How to Install an American Standard Tank to Bowl Kit

If, in the process of renovating your bathroom, you find that you need to replace the tank on an American Standard toilet, following a few guidelines will help make sure you get a leak-proof fit.

American Standard Tank to Bowl KitAmerican Standard Tank to Bowl Kit
Sometimes there is actually nothing wrong with the old tank except that you want to reduce the amount of water used for each flush and want to use a smaller tank.

Turn off the water that fills the toilet. The valve is usually found on the floor behind the toilet. Turn the valve all the way clockwise until it is snug. Flush the toilet to remove the water from the tank.

Open the tank cover and place a towel into the tank to soak up any of the residual water that did not drain.

Remove the mounting bolts holding the tank to the bowl There are usually two, and they can be accessed under the tank. Using an adjustable wrench, turn each nut counterclockwise until it falls off. Lift out the bolt from inside the tank.

Pull the tank straight up to remove it. Take out the old rubber washer that sat between the tank and bowl. Wipe down the porcelain with a dry cloth or paper towel. Set the new spud washer with the indentations facing upward, into the opening on the bowl.

Install the new tank by setting it on top of the spud washer and pressing it firmly in place. It will still wobble a little but when you tighten the bolts, the rubber will form to the shape of the tank and form a tight seal.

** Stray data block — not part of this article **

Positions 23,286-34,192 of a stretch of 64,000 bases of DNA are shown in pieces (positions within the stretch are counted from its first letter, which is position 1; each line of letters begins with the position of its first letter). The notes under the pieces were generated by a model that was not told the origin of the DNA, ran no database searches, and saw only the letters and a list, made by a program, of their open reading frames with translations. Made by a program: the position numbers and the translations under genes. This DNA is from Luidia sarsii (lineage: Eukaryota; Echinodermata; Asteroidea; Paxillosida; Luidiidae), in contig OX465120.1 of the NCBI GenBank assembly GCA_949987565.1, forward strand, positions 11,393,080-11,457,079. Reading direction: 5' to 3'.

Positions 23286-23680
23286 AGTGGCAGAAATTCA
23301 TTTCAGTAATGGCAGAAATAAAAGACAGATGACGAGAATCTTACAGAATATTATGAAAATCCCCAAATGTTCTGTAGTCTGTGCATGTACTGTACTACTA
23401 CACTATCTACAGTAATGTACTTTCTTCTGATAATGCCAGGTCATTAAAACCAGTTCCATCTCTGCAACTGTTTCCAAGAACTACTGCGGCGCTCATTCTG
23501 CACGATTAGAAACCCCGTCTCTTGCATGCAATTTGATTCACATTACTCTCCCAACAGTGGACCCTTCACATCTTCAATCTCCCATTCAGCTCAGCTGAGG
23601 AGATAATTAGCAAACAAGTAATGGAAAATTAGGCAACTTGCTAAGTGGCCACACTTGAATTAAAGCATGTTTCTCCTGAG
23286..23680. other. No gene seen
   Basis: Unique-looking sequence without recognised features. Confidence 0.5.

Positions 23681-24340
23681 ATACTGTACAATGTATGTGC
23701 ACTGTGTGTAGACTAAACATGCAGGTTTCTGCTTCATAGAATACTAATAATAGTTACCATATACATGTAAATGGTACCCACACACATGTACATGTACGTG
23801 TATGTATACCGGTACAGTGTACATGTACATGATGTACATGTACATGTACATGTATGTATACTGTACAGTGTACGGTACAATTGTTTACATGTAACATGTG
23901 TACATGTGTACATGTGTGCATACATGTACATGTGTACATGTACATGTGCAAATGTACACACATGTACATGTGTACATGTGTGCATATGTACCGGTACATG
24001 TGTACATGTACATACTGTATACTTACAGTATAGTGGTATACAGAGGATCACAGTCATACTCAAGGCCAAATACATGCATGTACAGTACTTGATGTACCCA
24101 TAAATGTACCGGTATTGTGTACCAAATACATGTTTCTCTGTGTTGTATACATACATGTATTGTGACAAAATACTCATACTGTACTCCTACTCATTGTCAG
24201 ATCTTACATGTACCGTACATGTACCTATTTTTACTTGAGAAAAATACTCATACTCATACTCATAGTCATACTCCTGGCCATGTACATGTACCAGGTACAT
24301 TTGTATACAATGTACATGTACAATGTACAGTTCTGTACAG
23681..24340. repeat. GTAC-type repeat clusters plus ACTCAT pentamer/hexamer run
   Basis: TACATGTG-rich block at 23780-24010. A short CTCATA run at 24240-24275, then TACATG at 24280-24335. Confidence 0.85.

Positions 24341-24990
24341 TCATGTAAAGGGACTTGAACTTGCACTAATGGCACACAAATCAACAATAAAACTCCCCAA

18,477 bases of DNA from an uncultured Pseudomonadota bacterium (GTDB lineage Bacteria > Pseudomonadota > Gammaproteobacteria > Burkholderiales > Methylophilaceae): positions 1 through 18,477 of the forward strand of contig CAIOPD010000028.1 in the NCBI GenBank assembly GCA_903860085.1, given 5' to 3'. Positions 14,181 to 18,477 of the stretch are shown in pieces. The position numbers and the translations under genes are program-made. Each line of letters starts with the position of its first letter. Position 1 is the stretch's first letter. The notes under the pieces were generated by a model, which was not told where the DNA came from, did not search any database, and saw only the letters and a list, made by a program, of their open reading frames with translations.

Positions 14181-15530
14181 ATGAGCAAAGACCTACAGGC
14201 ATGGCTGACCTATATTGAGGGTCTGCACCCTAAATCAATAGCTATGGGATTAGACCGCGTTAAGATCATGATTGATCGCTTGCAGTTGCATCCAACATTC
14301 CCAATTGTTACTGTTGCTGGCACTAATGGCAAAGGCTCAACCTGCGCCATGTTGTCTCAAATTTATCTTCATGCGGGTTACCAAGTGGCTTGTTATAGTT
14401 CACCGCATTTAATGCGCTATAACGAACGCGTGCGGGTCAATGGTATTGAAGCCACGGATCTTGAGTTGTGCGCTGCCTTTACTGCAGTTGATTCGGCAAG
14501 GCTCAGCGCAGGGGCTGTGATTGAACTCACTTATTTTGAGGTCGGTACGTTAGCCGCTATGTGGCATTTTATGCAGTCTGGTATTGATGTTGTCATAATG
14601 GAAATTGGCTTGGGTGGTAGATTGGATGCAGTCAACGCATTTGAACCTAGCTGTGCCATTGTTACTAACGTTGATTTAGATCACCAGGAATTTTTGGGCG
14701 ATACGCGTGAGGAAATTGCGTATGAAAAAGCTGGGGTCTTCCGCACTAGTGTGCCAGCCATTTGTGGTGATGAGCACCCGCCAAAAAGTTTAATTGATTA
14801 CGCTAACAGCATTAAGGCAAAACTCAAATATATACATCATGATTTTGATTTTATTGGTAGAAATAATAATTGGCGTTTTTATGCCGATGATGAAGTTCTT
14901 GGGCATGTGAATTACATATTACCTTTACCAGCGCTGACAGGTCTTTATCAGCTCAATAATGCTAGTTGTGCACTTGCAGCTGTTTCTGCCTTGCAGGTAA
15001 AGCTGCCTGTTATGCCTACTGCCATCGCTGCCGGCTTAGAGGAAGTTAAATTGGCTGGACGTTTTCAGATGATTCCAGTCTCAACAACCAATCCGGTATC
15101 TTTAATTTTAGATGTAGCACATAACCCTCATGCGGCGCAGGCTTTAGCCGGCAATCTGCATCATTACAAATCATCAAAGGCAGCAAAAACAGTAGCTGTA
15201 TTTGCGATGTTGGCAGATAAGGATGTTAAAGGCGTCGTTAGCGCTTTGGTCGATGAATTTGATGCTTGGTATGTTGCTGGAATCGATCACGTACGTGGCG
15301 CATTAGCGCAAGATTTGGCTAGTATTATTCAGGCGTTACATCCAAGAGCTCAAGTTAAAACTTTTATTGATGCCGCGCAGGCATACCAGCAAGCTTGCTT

You should have four rubber washers that will keep the metal bolts and nuts from touching the ceramic. Place a rubber washer inside the tank over the screw hole. Slide the bolt through. Place a rubber washer under the tank over the bolt. Screw on the wing nut on the bottom of the tank.

Repeat Step 6 for the second bolt. Both wing nuts should be tightened to the same pressure, but not too tight. Tightening these nuts too much can crack the tank. The tank should remain firmly in place without wobbling.

Turn the water valve back on behind the toilet. Let the tank fill with water and then flush it. There should be no seepage or leaks if the tank was installed properly.

Things You Will Need

  • Adjustable pliers
  • Towel

About the Author

Maryland resident Heide Braley is a professional writer who contributes to a variety of websites. She has focused more than 10 years of research on botanical and garden articles and was awarded a membership to the Society of Professional Journalists. Braley has studied at Pennsylvania State University and Villanova University.